The MLS SuperDraft has been cut from four rounds to three, the league is pushing teams to ramp up their academy programs, every signing of a homegrown player is accompanied by fanfare and balloons,
and last year the league doubled the number of senior international slots for each roster.
So the question is appropriate: How much relevance does the SuperDraft have? For some teams, perhaps not much, but for the majority of teams, quite a bit. There may or may not be any budding superstars in the class of 2011, but there seems to be a broad tier of players who can not only make a roster but get into the lineup.
“Everybody’s pretty clear about the guys at the very top, the top five or so, and after that it gets pretty average, pretty quickly,” says Real Salt Lake general manager Garth Lagerwey, who refused to speculate beyond consensus picks Darlington Nagbe and Perry Kitchen as the top two. “I think the one upside may be that this draft will stay 'average' for longer than some other drafts have.”
Of course, Lagerwey speaks from a minority perspective, one of a team with a solid starting 11 and a fairly deep bench. And when he says “average,” he’s referring to a player who can hold down a regular place sooner rather than later, or perhaps never. “Every year, it seems, this guy or that guy says there are '10 to 15 potential starters' in the draft, but that doesn’t mean there are 10 to 15 very good players.”
To borrow a brutally overworked cliche, the draft is what it is.
More than a dozen teams go into the draft with rather urgent needs, and that includes Eastern Conference playoff qualifiers Columbus and New York, which have lost Guillermo Barros Schelotto and Juan Pablo Angel, respectively.
Edson Buddle has left the Galaxy for German second division club FC Ingolstadt. He scored 17 goals last season, 15 goals in 2008, and 90 in his decade of play in MLS. There are some competent forwards in the SuperDraft, but how quickly can any of them approach Buddle’s alacrity in the goalmouth and nose for goal?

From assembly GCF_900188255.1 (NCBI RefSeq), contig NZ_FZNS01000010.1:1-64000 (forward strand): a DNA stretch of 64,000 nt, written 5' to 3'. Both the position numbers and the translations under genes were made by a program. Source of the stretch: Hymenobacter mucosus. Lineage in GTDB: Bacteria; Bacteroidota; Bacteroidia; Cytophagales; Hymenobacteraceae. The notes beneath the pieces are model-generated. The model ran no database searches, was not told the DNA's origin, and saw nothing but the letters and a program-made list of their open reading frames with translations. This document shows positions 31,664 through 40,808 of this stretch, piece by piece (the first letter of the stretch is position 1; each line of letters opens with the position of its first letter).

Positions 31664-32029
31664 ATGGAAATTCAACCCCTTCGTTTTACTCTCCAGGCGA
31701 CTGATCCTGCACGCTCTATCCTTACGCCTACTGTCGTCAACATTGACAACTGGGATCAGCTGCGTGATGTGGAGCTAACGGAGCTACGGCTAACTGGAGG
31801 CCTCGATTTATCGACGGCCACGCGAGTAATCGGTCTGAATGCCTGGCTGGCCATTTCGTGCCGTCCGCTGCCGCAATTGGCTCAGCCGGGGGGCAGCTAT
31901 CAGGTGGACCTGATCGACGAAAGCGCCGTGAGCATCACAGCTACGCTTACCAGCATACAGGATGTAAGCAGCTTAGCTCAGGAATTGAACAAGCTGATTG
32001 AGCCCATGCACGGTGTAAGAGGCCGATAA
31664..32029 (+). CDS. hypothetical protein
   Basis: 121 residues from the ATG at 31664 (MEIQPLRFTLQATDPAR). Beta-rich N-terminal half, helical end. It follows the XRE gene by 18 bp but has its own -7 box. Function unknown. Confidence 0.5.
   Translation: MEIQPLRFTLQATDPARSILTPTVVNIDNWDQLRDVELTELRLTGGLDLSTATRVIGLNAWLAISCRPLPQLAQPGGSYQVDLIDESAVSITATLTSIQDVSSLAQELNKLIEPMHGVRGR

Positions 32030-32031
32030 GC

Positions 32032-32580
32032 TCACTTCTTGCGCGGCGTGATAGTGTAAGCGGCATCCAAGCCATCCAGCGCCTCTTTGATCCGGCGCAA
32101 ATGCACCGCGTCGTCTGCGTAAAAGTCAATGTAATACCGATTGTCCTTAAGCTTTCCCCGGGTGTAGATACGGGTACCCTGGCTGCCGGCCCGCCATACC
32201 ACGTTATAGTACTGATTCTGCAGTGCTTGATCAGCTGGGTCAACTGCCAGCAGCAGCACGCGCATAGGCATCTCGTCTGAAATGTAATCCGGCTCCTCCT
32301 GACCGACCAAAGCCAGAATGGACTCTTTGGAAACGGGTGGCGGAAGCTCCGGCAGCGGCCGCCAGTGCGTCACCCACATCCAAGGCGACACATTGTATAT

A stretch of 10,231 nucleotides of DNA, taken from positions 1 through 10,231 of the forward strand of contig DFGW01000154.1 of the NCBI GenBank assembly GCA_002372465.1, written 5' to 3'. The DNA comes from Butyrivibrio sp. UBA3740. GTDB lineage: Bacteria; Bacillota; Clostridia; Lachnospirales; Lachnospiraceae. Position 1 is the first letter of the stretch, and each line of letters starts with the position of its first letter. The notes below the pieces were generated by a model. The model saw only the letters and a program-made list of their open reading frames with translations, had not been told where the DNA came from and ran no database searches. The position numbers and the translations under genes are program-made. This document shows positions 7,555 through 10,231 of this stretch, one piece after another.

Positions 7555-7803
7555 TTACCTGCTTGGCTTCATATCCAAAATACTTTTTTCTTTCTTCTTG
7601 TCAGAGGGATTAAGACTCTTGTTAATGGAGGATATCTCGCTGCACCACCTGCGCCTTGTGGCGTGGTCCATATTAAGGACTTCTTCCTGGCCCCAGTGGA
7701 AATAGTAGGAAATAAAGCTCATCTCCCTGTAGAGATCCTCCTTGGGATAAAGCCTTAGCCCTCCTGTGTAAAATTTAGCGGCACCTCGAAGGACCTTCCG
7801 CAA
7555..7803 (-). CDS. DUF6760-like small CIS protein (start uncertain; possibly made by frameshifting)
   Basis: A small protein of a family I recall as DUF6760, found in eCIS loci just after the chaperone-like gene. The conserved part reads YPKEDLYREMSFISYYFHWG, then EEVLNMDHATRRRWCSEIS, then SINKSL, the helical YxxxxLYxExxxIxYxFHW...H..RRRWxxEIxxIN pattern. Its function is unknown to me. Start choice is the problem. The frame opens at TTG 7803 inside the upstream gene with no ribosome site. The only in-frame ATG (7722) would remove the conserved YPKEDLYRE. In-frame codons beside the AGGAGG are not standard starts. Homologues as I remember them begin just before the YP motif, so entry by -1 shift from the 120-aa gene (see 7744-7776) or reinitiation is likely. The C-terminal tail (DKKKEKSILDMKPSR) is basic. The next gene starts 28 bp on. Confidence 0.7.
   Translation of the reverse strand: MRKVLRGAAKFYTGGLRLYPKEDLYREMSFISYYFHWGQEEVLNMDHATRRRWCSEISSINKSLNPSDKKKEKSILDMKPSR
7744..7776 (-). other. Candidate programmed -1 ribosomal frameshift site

That may be an unfair benchmark, but with many more slots for international players available and rosters expanded to 30 players, some place on that roster has to be somebody who can do the job. Now. In the first round, especially, teams need a quick return if there’s a problem area.
“I go into the draft with the attitude that if a player can’t help the team right away or at least pretty quickly, he might never be able to, at least not to any great extent,” says Sounders head coach Sigi Schmid. “Most players coming out of college are pretty well developed. That doesn’t mean they can’t get better but by then they’ve established what they can do and what they can’t. That’s what you have to go by.”
It’s not likely Sporting Kansas City will find in the SuperDraft ready-made replacements for Josh Wolff and Jimmy Conrad, yet the team has already acquired Mexican attacker Omar Bravo. Before MLS Cup manager Peter Vermes scouted players in Europe; he also has some good contacts in South America, from which some players invited to the Combine may have performed well enough to be picked in the SuperDraft.
“I had to go and take advantage of not being in the playoffs and focus on a bunch of targets,” said Vermes of his trip in early November. “The scouting has changed; it’s so fluid that you’re constantly looking at players during the season. We’re trying to stay ahead: we’re looking at players for this upcoming [January] window but we’re already thinking about players for the summer window. We want to verify what we’ve seen on DVD or found out during the checking process.”
But the college game is still a vital element. Typical was the visit of FC Dallas to San Jose last September. FCD started and finished training at Buck Shaw Stadium early enough that head coach Schellas Hyndman and assistants John Ellinger and Marco Ferruzzi could zip off to scout three different college games.
“It makes for some long days and some long months,” laughed Ellinger, the former U.S. U-17 and Real Salt Lake head coach. “But it’s always good to take a look yourself.”
FCD’s penchant for stocking up on Generation adidas players – Peri Marosevic and Brek Shea are two of many the team has claimed the past few years – doesn’t limit its reach. In 2009, it drafted defensive midfielder George John out of the University of Washington; he played 16 games, mostly in the back, as a rookie, and when injuries hit FCD’s defense this year, John stepped in smartly to start all 25 of his appearances.
“We drafted him as a defender,” says Ellinger of the No. 14 selection, one of eight non-GAs taken in the first round. “He’s done great for us.”
Despite being taken in the first round, John's salary that year was the league minimum ($34,008).
Keeper Stefan Frei, taken by TFC just ahead of John, had signed a GA contract for $65,000 base salary and $120,000 total compensation. The value in the SuperDraft is not necessarily what you pay, but what you get.